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Old 11-26-2005, 01:59 AM   #1
dodger65
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93 cutlass supreme-no spark

here's one for y'all

1993 cutlass supreme 3.4 dohc v6

rebuilt motor, used to run (post rebuild), albeit poorly...

now does not run, has no spark... here's the weirdness (to me at least)

crank pos sensor checked-ok
module is known good module
2 sets of good coils tried
new wires and plugs

originally, i found 2 bad coilpacks and the wires were twitchy (either open or good resistance until you moved them a little) replaced them. still no spark...

i can take the coilpacks off and jumper a noid light to the terminals and they all seem to be firing at the right intervals when cranking, but put the coilpacks and wires on ...... no spark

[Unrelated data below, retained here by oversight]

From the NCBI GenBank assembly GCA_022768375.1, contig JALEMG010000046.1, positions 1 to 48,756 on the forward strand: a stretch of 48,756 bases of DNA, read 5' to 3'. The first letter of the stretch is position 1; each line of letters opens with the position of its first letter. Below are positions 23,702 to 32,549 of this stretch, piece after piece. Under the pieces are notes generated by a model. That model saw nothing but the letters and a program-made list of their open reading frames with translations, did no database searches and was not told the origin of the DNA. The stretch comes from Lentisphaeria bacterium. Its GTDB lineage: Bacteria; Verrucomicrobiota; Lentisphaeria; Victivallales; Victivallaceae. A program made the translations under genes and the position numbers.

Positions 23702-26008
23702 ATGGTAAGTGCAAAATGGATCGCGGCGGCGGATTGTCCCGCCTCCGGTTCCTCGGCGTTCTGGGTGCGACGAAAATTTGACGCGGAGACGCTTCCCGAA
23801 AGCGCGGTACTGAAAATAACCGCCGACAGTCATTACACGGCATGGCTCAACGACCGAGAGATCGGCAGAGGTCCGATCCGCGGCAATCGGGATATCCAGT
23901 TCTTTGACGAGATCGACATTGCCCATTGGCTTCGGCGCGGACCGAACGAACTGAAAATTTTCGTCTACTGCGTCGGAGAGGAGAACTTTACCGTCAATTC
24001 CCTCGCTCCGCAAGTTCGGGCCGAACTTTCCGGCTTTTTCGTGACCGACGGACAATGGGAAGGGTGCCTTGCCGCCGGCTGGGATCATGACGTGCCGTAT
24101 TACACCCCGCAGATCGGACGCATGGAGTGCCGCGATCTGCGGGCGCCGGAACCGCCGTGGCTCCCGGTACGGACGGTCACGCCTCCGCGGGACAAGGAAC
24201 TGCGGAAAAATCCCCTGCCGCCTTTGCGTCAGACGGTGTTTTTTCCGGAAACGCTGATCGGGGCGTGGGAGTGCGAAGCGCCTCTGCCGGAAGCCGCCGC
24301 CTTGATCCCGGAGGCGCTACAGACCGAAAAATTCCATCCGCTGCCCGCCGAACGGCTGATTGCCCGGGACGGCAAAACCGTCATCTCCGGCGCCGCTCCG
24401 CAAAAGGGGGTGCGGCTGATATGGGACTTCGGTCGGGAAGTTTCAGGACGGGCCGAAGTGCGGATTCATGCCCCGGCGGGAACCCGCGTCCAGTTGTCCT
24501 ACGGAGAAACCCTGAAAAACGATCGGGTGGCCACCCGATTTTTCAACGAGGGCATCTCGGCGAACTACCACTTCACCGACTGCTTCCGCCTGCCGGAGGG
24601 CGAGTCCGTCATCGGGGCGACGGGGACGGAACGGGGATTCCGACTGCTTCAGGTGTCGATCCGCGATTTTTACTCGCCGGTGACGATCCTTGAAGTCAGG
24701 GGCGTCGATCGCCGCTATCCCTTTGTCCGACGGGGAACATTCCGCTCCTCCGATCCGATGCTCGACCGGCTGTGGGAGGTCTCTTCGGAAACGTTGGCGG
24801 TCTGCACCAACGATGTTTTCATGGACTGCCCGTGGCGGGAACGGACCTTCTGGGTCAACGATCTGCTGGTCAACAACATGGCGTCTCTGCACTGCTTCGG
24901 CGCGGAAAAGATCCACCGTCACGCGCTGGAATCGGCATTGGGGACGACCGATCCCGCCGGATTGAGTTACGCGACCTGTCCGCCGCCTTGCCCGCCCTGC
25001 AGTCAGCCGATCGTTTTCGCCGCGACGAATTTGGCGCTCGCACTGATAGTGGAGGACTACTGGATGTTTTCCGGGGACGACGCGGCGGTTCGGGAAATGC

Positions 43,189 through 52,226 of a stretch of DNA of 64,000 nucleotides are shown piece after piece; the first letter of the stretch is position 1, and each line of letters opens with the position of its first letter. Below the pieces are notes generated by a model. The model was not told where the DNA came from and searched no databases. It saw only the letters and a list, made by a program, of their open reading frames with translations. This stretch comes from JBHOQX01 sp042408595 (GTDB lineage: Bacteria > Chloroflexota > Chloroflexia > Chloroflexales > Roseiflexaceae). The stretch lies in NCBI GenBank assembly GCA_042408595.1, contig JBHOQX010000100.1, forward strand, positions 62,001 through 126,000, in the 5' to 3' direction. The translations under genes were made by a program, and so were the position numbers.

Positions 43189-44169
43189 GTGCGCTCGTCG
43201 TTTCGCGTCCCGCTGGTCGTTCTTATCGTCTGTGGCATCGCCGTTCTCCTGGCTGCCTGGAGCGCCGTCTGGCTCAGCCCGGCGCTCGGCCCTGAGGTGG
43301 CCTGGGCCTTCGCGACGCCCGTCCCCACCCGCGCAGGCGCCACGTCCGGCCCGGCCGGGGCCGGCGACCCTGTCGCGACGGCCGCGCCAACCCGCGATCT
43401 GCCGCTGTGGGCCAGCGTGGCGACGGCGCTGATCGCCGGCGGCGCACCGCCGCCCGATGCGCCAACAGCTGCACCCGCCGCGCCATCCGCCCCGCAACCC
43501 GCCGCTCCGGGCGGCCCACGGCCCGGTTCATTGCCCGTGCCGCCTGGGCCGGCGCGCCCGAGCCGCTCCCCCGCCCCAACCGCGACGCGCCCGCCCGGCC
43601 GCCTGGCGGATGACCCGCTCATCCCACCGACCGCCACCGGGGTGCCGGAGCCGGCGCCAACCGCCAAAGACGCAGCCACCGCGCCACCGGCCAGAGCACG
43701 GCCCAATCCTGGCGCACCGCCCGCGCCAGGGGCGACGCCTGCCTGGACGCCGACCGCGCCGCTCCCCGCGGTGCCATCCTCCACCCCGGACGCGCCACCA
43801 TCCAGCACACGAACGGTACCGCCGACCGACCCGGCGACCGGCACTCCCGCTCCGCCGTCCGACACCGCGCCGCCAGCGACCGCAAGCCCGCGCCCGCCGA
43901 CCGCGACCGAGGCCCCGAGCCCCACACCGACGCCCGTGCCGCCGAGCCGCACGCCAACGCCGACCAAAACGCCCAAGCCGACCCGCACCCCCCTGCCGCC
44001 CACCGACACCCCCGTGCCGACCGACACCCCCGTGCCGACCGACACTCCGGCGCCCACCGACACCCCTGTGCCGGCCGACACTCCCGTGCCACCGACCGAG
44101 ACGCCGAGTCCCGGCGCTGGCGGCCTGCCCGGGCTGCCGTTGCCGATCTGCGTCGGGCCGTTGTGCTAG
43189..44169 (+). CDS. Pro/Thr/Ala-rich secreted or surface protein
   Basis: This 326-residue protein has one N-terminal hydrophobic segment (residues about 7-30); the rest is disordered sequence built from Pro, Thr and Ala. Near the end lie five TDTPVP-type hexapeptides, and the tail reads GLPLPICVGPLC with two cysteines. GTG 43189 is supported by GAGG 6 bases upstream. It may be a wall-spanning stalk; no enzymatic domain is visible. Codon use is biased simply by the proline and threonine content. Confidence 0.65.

anyone run across one of these weird ones before? i figure it's probably something simple that i don't see b/c i've been in it too long...
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Old 11-26-2005, 02:13 AM   #2
67Coronet383
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Start simple.
What is the voltage at the coil on start and run, and what is the OHM reading from battery ground to coil ground terminal.
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Old 11-26-2005, 04:30 AM   #3
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Lift up the coils and module. Make sure the contact surfaces between the mod and the bracket are clean. If they're not, you lose ground to the module and you'll have the same symptoms. I had this kick my ass once thanks to somebody "helping" me. A loose bracket will also cause the same problem.
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Old 11-26-2005, 07:03 AM   #4
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Yes check all chassis connections for tightness and corrosion.

I too got tested by a similar problem. Ended up being knackered valve stem seals and the oil vapour was snuffing the spark.
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Old 11-26-2005, 04:27 PM   #5